Washington: Law enforcement officials said that “terrorism is not suspected in a deadly confrontation outside the US Capitol that began when a man rammed his car into two officers outside the Capitol and then emerged wielding a knife.”
Officials declined to offer a motive, but Robert Contee, the acting chief of the Metropolitan Police Department, said there was no ongoing threat to the area and that the incident did not appear to be linked to terrorism.
Both Capitol Police officers were hospitalised and Acting Chief Yogananda Pittman told reporters Friday afternoon that one of the officers ‘succumbed to his injuries.’
Slain US officer hailed as a martyr
The Capitol Police officer, who was killed in the attack, was identified as an 18-year veteran of the force. William Billy Evans joined the department in 2003 and was a member of its first responders unit. House Speaker Nancy Pelosi hailed Evans as a ‘martyr for our democracy’, while Senate Majority Leader Chuck Schumer said he was ‘heartbroken.’
Flags at half-staff after Capitol officer killed
President Joe Biden has ordered that US Flags at the White House be lowered to half-staff until April 6 in honour of a US Capitol Police officer who was killed in the attack. Biden says he and first lady Jill Biden are heartbroken over the death of Officer William Evans.
Biden says he knows what a difficult time it’s been for the Capitol and all who work there and protect it. Friday’s incident came about three months after the January 6 insurrection that killed a Capitol police officer and four other people.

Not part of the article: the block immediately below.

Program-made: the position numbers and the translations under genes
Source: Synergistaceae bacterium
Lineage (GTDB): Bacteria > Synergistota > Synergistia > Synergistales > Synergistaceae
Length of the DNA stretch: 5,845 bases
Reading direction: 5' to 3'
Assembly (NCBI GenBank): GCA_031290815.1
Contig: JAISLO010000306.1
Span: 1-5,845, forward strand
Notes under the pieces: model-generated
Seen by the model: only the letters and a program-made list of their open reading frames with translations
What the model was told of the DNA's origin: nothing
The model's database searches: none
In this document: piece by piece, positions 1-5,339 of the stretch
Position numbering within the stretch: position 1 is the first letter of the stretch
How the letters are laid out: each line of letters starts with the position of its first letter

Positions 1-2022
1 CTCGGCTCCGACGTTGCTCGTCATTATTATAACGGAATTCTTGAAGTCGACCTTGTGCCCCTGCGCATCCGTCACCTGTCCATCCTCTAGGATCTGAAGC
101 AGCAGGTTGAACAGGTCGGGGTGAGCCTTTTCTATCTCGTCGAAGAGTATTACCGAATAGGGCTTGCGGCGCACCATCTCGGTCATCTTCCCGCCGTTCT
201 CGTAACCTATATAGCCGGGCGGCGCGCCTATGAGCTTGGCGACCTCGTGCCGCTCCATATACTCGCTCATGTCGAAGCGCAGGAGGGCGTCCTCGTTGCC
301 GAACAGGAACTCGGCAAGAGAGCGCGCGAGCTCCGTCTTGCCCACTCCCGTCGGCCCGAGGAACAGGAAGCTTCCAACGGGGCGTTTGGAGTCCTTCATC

Biden released the statement from the Camp David presidential retreat, where he is spending the weekend. He expressed gratitude to the Capitol Police and the National Guard troops for responding quickly to the attack.
The death is the latest moment of sorrow for a department after the loss of Brian Sicknick, who clashed with rioters during the January 6 insurrection and died a day later, and Howard Liebengood, who committed suicide weeks after that.
Video shows the driver of the crashed car emerging with a knife in his hand and starting to run at the pair of officers, Capitol Police acting Chief Yogananda Pittman told reporters.
Suspect identified and shot dead
Authorities shot the suspect, identified by law enforcement officials as 25-year-old Noah Green. Investigators were digging into his background and examining whether he had any history of mental health problems as they tried to discern a motive. They were working to obtain warrants to access his online accounts.
The crash and shooting happened at a security checkpoint near the Capitol typically used by senators and staff on weekdays, though most are away from the building during the current recess.
The attack occurred about 100 yards (91 meters) from the entrance of the building on the Senate side of the Capitol. One witness, the Rev. Patrick Mahoney, said he was finishing a Good Friday service nearby when he suddenly heard three shots ring out.
It comes as the Washington region remains on edge nearly three months after a mob of armed insurrectionists loyal to former President Donald Trump stormed the Capitol as Congress was voting to certify Joe Biden’s presidential win.
Five people died in the January 6 riot, including Capitol Police officer Brian Sicknick, who was among a badly outnumbered force trying to fight off insurrectionists seeking to overturn the election.
Authorities installed a tall perimeter fence around the Capitol and for months restricted traffic along the roads closest to the building, but they had begun pulling back some of the emergency measures in recent weeks. Fencing that prevented vehicular traffic near that area was recently removed.